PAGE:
Energy

GRI 103-1, GRI 103-2

JBS invests in adopting best practices related to energy consumption. The Company is conscious of its responsibility to use renewable energies in order to reduce emissions in its value chain. This item is a priority for management, in terms of both the Company’s emissions and eco-efficiency, and it relies on a definite strategy as well as resources for implementation.

In 2019, JBS investments in energy efficiency projects worldwide reached R$ 59.6 million.

Energy matrix

(in GJ)

GRI 302-1

Direct energy* 2019 2018 2017
Total GJ 69,978,035.37 67,804,701.67(**) 67,742,846.23(**)
% non-renewable 54.23% 53.49% 57.19%
% renewable 45.77% 46.51% 42.81%

(*) Considers direct energy to be electricity generation, use of fuel in steam generation and thermal heating (stationary combustion) and fuel consumption to operate the Company’s vehicle fleet (mobile combustion).

(**) Data changed in relation to the last report

 

JBS Ambiental unit in Lins (SP)

Waste and packaging

GRI 103-1, GRI 103-2

Waste management is done at every JBS unit around the world, based on a commitment to reduce waste generated, appropriately dispose of waste, lower the amount of waste sent to landfills and decrease costs, always in accordance with current laws in the countries where it operates.

Management of solid waste generated during internal production processes at JBS is part of the strategy to reduce GHG emissions. The creation of methane (CH4), a greenhouse gas, is a byproduct of waste that the Company works to carefully dispose and treat to lessen its environmental impact.

JBS has undertaken a commitment to recycle or reuse the greatest possible amount of waste, so as to reduce waste sent to landfills and other destinations, in addition to supporting initiatives to promote recycling of post-consumer packaging in Brazil, using reverse logistics programs.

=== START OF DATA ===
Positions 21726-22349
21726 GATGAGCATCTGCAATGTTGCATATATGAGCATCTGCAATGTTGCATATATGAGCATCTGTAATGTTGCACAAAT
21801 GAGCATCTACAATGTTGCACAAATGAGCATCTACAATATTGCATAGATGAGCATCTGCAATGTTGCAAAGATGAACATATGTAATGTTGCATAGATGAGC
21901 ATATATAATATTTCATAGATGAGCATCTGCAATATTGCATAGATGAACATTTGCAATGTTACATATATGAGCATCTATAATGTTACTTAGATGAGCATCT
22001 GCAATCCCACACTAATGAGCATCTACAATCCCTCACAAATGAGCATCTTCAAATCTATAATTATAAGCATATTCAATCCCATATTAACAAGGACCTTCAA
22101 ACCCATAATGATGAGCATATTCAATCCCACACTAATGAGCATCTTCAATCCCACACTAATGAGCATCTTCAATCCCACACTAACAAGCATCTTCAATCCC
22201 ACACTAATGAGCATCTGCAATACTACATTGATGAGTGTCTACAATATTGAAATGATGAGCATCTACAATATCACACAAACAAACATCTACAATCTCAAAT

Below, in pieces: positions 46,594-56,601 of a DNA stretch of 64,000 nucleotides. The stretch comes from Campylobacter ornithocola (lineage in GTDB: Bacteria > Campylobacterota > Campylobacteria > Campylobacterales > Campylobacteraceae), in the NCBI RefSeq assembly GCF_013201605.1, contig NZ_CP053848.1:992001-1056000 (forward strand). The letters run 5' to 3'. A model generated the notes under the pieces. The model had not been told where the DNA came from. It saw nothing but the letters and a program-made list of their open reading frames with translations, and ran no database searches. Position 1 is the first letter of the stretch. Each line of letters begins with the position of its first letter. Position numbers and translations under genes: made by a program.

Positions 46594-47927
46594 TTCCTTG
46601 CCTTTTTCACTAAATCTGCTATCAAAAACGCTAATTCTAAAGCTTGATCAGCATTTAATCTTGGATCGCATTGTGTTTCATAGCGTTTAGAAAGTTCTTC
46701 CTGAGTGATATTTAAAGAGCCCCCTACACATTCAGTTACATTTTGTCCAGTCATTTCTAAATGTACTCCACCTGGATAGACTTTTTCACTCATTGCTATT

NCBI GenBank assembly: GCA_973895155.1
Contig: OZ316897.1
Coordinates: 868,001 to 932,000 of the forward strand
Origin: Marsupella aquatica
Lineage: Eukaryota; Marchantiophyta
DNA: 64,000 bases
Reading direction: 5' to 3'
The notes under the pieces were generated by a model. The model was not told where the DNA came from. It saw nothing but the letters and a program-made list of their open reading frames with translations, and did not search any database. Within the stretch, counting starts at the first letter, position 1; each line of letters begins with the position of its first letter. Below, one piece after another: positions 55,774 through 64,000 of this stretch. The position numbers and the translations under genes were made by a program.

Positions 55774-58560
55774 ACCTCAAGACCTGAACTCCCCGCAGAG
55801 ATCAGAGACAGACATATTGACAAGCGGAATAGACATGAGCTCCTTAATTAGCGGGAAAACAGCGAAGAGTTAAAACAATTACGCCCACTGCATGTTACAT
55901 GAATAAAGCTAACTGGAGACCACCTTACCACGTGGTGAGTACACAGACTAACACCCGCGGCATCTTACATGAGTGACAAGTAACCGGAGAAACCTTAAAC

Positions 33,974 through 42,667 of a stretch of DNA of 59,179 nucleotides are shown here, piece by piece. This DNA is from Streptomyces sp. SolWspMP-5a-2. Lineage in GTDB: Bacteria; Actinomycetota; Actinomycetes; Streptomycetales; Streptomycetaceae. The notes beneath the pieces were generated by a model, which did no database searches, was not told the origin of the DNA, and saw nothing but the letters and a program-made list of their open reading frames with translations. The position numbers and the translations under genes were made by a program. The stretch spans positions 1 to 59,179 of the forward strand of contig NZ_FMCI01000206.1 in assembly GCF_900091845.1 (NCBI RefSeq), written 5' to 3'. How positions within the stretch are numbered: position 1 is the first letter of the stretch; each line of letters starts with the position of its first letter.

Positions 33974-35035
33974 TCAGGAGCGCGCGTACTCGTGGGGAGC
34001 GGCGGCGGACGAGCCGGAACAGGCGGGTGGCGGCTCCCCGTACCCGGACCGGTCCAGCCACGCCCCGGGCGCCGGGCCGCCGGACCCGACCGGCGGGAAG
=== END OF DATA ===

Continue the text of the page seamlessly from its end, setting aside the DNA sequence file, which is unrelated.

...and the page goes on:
For JBS, the closed cycle system of reusing and recycling waste is fundamental to the sustainability of its operations. The Company develops a variety of initiatives to identify these opportunities.

Packaging is essential, especially when it comes to JBS’ responsibility to protect food and keep it safe from processing to the consumer’s table. That is why the Company promotes returning packaging to the production chain, in an effort to contribute to recycling and diminish the impact of landfill disposal.

All Company operations invest in research and development to find ways to reduce and optimize the use of packages, lowering the amount of waste generated by customers and consumers.

In 2019, JBS reused over 121,000 metric tons of waste to generate energy, which is 9% more than the previous year. This reinforces the Company’s commitment to optimize the use of resources in processes, using the circular economy as a premise. Over 1 million tons of waste generated by the Company were also reused, accounting for approximately 50% of all waste generated. This volume was used in composting, recycling, energy reuse and cogeneration.

Waste generated in operations

(in metric tons)

GRI 306-2

2019 2018 2017
Hazardous waste 32,706.93 1.50% 29,542.03 1.35% 9,356.68 0.50%
Non-hazardous waste 2,144,268.94 98.50% 2,161,720.3 (*) 98.65% 1,868,472.41 99.50%
Total volume of waste 2,176,975.87 2,191,262.33 (*) 1,877,829.09 (*)
1. Company landfill 19,260.53 0.88% 23,533.82 1.07% 22,828.2 1.22%
2. Third-party landfill 469,614.1 21.57% 304,087 (*) 13.88% 245,691.27 13.08%
3. Composting 588,655.27 27.04% 645,906.82 (*) 29.48% 637,852.63 33.97%
4. Incineration 13,288.89 0.61% 14,273.75 0.65% 10,732.44 0.57%
5. Recycling 304,952.38 14.01% 377,462.21 17.23% 399,072.36 21.25%
6. Energy reuse 121,763.63 5.59% 111,986.3 5.11% 57,438.97 3.06%
7. Cogeneration 54,873.48 2.52% 38,834.48 1.77% 28,277.42 1.51%
8. Fertigation 527,198.68 24.22% 584,400.37 26.67% 387,726.39 20.65%
9. Other 77,368.91 3.55% 90,777.59 4.14% 88,209.4 4.70

(*) Data changed in relation to the last report